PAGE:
As for my paraphrase, it’s not quite as far-fetched as we might think.  Jump ahead to the epilogue…

“After the Lord had said these things to Job, He said to Eliphaz the Temanite, ‘I am angry with you and your two friends, because you have not spoken of me what is right, as my servant Job has…my servant Job will pray for you and I will accept his prayer and not deal with you according to your folly.'” (Job 42:7-8) It seems that the one who got it right was Job who was willing to reveal himself to God so that God could in turn reveal Himself to Job.  The ones who truly suffered were the pious “friends” with the religious platitudes.  Job got to witness the wonders of God because He sought the wonders of God.

It must have been epic.

That’s why worship.

The Passion of the Christ and Reese’s Peanut Butter Cups

“But God demonstrates His own love for us in this: While we were still sinners, Christ died for us.” Romans 5:8

If we understand that Jesus was fully, completely human and fully, completely God, then it can sometimes be easy to discount His death as a sacrifice.  By that I mean, Jesus, as God, knew that He would be resurrected following His death.  From our human perspective death is an overwhelming prospect, even if we understand that there is life afterward.  Heck, many of us aren’t willing to delay gratification long enough to pass up the super-sized Reese’s Peanut Butter Cups in the check out line at Walmart.  But on occasion, as we stare blankly at the delicious morsels that are food of the gods, we summon up the fortitude to deny the impulsive self and sacrifice a fleeting moment of peanut buttery goodness.  In that moment we say, “If this peanut butter cup should pass my lips but Father let it be your will.”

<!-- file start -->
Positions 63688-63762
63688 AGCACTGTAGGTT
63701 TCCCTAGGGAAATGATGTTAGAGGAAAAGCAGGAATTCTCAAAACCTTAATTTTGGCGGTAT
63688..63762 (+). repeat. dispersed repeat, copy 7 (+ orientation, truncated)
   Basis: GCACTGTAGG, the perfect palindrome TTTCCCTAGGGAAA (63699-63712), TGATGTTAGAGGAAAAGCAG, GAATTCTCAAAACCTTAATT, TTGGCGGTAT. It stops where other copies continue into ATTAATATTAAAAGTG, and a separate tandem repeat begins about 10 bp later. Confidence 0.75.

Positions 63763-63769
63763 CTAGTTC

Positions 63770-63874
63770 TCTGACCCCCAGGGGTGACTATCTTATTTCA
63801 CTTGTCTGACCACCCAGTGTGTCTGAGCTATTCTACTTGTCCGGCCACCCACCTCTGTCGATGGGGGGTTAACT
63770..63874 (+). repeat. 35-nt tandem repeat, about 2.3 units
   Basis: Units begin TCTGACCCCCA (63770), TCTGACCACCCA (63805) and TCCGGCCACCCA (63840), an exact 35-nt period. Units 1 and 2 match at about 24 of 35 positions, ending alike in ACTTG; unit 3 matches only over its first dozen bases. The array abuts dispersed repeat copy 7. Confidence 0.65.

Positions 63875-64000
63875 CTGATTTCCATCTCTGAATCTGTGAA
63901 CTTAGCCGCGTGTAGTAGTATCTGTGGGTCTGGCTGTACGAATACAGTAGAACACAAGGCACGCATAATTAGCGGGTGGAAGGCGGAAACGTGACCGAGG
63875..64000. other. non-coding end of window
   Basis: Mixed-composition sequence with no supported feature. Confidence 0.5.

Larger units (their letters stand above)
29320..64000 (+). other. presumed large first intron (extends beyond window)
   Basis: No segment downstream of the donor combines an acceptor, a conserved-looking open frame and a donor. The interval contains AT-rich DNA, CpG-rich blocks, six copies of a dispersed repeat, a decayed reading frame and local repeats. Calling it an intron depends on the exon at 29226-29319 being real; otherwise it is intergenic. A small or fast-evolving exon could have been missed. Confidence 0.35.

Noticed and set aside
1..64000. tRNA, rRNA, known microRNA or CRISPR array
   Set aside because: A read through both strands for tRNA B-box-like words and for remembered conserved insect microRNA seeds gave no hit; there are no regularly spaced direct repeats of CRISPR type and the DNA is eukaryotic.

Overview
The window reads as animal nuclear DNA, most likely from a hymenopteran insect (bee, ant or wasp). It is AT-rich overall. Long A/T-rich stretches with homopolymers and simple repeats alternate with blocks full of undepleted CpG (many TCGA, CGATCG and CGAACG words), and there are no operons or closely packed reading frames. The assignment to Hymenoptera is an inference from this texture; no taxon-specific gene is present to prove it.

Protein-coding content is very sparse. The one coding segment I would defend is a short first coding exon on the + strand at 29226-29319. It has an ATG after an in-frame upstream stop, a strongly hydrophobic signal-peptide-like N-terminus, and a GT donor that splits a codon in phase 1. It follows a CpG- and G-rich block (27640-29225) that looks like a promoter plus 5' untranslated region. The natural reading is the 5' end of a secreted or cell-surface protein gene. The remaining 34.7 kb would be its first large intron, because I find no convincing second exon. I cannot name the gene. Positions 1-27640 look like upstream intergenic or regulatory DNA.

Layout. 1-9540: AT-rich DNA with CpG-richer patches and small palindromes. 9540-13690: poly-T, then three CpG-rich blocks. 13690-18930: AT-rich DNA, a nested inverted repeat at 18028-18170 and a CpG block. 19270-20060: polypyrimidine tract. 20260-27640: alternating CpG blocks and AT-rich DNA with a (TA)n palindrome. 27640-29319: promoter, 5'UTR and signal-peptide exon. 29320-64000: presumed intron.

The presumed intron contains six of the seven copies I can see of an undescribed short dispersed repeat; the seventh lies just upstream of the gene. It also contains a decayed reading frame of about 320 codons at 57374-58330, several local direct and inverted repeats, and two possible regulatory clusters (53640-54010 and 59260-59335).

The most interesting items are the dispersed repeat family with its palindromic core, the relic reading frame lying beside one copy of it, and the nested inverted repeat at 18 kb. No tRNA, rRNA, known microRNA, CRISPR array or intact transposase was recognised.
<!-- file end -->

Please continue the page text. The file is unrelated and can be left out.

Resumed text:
To an eternal being three days of death is similar, maybe not even as significant.  Three days in comparison to eternity is less meaningful than a speck of dust floating on wisps of light streaming through a window.  With that mindset, it’s easy to dismiss Jesus’ sacrifice of death as trivial; “What’s the big deal? He’s God.  To Him, giving up life for three days is easier than me giving up those peanut butter cups.” (OK, I’ve gotta stop dwelling on the Reese’s.    The sacrifice is getting unbearable.)

“But what about the horror of crucifixion? Aren’t you forgetting the agony of being beaten and whipped by the guards?”

Sure, sure from our human perspective those atrocities are almost unthinkable, particularly to our twenty first century sensibilities.  As horrendous and graphic as Mel Gibson’s depiction was, the reality of crucifixion is far worse. But again, viewed from the perspective of the Almighty they don’t even register a blip on the radar of eternity.

No, to reduce the cup from which Jesus drank to mere human suffering is cheap.  Jesus, as God, understood what we could never comprehend.  And just a sliver of understanding would have been more than we could survive.  He understood that there is no earthly description for the horrors of my sin.  Not for one minute would I be able to bear the weight of my own sin.  Should I have ever fully understood the horror of my sin I would have been annihilated, disappearing in what C.S. Lewis describes in The Great Divorce as “an acrid smelling puff of smoke.”  In fact, that is exactly what I was before the saving grace of Jesus, annihilated.  I was less than an acrid smelling puff of smoke.